The Brihaddharma Purana (abridged)

by Syama Charan Banerji | 1915 | 50,976 words

The English translation of the Brihaddharma Purana, one of the several minor or Upa Puranas, and represents an epitome of several important (Major) Puranas. In this book one can observe the attempts made to reconcile the three main forms of Hindu worship, viz. the Shaiva Vaishnava and Tantrika (worship of God in the form of Kali, Durga, Ganga, and ...

Chapter 21 - On the Puranas (1)

Devi, Parvati, having been requested by her companions, Jaya and Vijaya, to give them the history of the Puranas, narrated as follows:—

Long, long, ago, Brahma was inspired with the desire of creating the world, aud created nine Prajapatis[1] first of all. He, however, saw that the entire universe was filled with darkness, and that he and his Prajapatis were void of speech. So he began to deliberate what he should do next. While in this mood, the word “Tapa”, (meaning, “practise tapa or austerity”) resounded in space, and filled it with light like the rays of the sun. Thereupon, Brahma regained his composure, and, in order to be able to look simultaneously on all four sides, developed a face on every side. Then he created speech, the four Vedas and the various Samhitas (codes), in succession. He created speech first, and so it is the best and the holiest of all. It is sweet, and is both nectar and poison. It purifies everything and is Brahma-like. He then created the vowels, consonants and the mixed alphabets[2].

He thereafter created fifty-six languages and the various grammatical arts (Vyakarana Sastra) for the instruction of children. Vyakarana imparts the knowledge of the science of words; Darsana Sastra the knowledge of truth; and Puranas the knowledge of dharma[3] (duty); while Mantras lead to salvation. Whoever abuses speech by telling a lie is bound for hell. No one should use speech falsely, because it is a form of Brahma, not even if he has to lose his life by not doing so. The goddess Vasumati has herself declared that there is no sin greater than a lie.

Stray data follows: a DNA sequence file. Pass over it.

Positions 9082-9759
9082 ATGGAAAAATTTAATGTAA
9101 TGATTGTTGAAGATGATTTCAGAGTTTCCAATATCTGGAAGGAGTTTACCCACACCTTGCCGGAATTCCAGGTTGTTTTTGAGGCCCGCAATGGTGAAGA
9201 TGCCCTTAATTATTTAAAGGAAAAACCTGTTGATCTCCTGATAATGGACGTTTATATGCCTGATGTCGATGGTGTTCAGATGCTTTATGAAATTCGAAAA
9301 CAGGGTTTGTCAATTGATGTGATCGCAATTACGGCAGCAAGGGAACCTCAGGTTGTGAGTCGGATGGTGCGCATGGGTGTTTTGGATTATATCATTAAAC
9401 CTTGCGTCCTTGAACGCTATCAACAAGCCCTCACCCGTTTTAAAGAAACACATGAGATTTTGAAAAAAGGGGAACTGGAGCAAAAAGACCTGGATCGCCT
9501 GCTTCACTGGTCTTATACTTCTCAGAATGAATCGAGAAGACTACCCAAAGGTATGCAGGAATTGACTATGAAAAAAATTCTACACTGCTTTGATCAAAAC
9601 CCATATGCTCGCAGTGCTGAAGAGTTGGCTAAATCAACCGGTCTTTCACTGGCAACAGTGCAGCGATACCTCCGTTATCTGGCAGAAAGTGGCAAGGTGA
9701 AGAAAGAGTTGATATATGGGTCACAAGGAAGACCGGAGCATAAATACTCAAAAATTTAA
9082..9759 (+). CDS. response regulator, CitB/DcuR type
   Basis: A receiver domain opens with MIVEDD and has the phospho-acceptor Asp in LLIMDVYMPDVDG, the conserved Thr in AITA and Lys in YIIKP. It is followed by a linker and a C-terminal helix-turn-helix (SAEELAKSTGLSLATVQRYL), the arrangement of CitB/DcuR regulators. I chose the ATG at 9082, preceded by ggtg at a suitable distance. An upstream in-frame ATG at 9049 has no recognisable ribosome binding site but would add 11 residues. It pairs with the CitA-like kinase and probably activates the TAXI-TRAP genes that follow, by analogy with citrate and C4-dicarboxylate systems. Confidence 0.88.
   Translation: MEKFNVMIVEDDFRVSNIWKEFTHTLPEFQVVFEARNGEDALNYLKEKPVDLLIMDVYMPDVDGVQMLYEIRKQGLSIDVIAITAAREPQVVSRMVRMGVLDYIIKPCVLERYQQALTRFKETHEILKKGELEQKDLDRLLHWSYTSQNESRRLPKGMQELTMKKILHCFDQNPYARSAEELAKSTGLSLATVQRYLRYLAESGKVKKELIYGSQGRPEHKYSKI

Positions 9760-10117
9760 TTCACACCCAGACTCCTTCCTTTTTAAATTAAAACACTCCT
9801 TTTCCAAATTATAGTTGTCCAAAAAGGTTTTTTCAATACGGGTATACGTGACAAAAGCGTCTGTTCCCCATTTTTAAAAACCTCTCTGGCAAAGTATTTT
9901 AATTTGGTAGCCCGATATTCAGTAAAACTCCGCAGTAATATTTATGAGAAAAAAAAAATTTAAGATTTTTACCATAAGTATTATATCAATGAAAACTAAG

He who always speaks the truth and serves his Gurus need not perform any other kind of hard austerity.

Puranas are of two kinds, Mahapuranas and Upapuranas. They are full of truth. Each of these kinds of Puranas is eighteen in number, and their names are given below:—

The Mahapuranas are:—

  1. Brahmapurana,
  2. Padmapurana,
  3. Brahmandapurana,
  4. Vishnupurana,
  5. Brahmavaivartapurana,
  6. Nrisimhapurana,
  7. Bhavishyapurana,
  8. Garudapurana,
  9. Lingapurana,
  10. Sivapurana,
  11. Varahapurana,
  12. Markandeyapurana,
  13. Skandapurana,
  14. Kurmapurana,
  15. Matsyapurana,
  16. Agnipurana,
  17. Vayupurana,
  18. and Srimadbhagavata.

The Upapuranas are:—

  1. Adipurana,
  2. Adityapurana,
  3. Vrihannaradiyapurana [Brihannaradiyapurana],
  4. Naradapurana,
  5. Nandikesvarapurana,
  6. Vrihannandikesvarapurana [Brihannandikesvarapurana],
  7. Samvapurana [Sambapurana],
  8. Kriyayogasara,
  9. Kalikapurana,
  10. Dharmapurana,
  11. Vishnudharmottarapurana,
  12. Sivadharmapurana,
  13. Vishnudharmapurana,
  14. Vamanapurana,
  15. Varunapurana,
  16. Narasinhapurana,
  17. Bhargavapurana,
  18. and Vrihaddharmapurana [Brihaddharmapurana].

Besides the above, there are various Samhitas. They all treat of Dharma alike. The Mahakavya[4] known as Ramayana, written by the great Rishi, Valmiki, is the model for all the Puranas and Samhitas. Maharshi Vedavyasa wrote his Mahabharata and the Puranas and Samhitas on the lines of the above book, as did the authors of other great books also.